In the third chapter of Homiletics by Karl Barth (Westminster/John Knox Press, 1991, 124-5) in the chapter on The actual preparation of the sermon, subsection 4. The unity of the sermon, Barth, in a discussion on the introduction to a sermon, is at pains to emphasise, as one would expect, that any contact that is made between the preacher and the hearer is ‘by the miracle of God from on high’. ‘When the Word of God has found an entrance into a person, then God has worked the miracle, he alone, without any preparation or assistance of ours’. He goes on to say ‘We have simply to adopt the attitude of the messenger who does not have to create a mood for the message. No doubt all this seems to be wildly destructive of the little garden of our sermon out of which we had hoped to pluck so many blooms!’
In the following paragraph he emphasises his point once again:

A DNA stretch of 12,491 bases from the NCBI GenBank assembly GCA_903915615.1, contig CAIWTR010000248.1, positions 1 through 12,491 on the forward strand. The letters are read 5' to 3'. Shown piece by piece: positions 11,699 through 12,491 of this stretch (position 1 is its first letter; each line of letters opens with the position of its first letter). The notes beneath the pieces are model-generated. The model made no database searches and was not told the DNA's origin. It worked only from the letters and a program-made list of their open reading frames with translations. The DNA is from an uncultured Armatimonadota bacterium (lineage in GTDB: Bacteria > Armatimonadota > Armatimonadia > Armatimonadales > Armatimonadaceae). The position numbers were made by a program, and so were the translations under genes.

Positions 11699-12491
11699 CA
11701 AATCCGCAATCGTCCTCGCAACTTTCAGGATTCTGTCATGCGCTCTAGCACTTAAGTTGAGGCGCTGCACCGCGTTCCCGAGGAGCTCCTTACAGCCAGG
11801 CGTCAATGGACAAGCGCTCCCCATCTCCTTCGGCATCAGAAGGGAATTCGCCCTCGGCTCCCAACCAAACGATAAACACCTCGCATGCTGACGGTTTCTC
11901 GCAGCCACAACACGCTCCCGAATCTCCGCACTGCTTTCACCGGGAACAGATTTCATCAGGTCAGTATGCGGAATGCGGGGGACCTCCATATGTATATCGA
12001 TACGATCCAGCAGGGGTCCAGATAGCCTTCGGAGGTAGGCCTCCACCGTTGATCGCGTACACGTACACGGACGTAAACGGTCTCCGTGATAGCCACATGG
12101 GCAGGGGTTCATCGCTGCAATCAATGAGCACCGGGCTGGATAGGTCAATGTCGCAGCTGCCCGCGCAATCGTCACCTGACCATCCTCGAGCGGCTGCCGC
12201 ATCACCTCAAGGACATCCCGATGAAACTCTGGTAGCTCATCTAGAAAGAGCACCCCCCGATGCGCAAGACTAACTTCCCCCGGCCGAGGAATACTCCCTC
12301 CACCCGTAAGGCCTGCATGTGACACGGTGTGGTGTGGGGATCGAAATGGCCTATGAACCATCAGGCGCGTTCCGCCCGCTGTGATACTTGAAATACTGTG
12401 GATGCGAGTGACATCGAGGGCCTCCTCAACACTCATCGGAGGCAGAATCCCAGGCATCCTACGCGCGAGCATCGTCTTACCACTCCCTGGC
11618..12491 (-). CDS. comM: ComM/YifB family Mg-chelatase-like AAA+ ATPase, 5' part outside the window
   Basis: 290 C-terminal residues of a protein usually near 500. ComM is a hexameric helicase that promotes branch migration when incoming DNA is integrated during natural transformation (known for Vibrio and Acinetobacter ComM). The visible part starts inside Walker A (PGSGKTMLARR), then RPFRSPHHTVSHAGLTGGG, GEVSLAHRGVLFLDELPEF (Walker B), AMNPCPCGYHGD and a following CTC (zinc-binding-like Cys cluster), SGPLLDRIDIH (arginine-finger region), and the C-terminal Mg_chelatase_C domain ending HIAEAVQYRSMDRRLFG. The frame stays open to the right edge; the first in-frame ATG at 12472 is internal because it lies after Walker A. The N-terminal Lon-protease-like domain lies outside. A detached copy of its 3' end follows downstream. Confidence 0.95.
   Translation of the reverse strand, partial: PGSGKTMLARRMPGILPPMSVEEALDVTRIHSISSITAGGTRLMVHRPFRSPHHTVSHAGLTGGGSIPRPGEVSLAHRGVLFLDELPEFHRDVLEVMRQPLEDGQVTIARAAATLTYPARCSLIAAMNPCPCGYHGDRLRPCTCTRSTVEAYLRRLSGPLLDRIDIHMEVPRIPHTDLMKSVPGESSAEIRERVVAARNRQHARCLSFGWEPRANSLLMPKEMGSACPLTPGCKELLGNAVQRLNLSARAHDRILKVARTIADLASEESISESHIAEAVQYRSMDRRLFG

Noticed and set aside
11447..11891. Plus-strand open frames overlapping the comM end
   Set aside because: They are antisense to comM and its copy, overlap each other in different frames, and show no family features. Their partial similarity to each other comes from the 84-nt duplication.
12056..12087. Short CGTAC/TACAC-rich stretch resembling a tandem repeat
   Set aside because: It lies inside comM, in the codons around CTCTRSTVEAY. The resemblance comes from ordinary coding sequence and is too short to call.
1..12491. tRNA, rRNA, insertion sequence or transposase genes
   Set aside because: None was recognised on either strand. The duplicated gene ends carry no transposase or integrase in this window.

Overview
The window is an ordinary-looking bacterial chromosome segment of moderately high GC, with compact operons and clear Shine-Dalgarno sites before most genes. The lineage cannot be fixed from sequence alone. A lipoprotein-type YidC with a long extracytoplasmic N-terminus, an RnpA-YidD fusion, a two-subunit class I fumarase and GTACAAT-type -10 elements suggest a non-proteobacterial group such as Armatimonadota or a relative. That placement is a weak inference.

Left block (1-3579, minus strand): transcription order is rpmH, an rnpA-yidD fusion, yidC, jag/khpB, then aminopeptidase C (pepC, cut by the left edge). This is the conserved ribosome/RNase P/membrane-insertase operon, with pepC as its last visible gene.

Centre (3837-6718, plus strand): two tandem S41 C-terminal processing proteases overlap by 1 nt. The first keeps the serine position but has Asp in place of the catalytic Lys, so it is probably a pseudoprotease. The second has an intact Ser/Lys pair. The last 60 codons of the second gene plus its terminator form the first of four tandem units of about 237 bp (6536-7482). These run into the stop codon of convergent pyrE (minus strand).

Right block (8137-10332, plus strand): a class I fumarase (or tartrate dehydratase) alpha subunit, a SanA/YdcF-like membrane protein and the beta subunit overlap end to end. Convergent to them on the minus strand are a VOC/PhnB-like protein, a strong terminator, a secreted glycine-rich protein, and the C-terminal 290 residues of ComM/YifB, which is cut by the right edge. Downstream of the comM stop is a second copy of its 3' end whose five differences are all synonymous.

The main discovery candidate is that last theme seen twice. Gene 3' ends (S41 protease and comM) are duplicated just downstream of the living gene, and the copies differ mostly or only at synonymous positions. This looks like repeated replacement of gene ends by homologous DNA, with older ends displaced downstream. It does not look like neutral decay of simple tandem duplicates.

‘Preaching cannot try to relate to the divine within us. The miracle must always take place from above. The human listener must be seen and addressed as Adam after the fall, but in the light of the fact that this listener has been called in Christ by baptism. In baptism, however, we have received only the promise, never a point of contact. We are set under the sign of this promise because the saying in John 3:16 is given to every human creature as a new foundation – that all should not perish. This applies even to the most depraved, even to criminals and murderers. A reference to this confidence that on the basis of baptism a miracle has happened to us is the best introduction to every sermon. The fact that we are not speaking to people who are outside but inside will be the irresistible force that the sermon exerts when God grants his grace to this end. What we have here is nothing short of a miracle, but it is the promised miracle. That we humans may speak of this is an incredible thing, and yet it is no more than simple service. We have simply to assume the attitude of a messenger who has something to say. We have no need to build a slowly ascending ramp, for there is no height that we have to reach. No! Something has to come down from above. And this can happen only when the Bible speaks from the very outset. We have then done what we could’.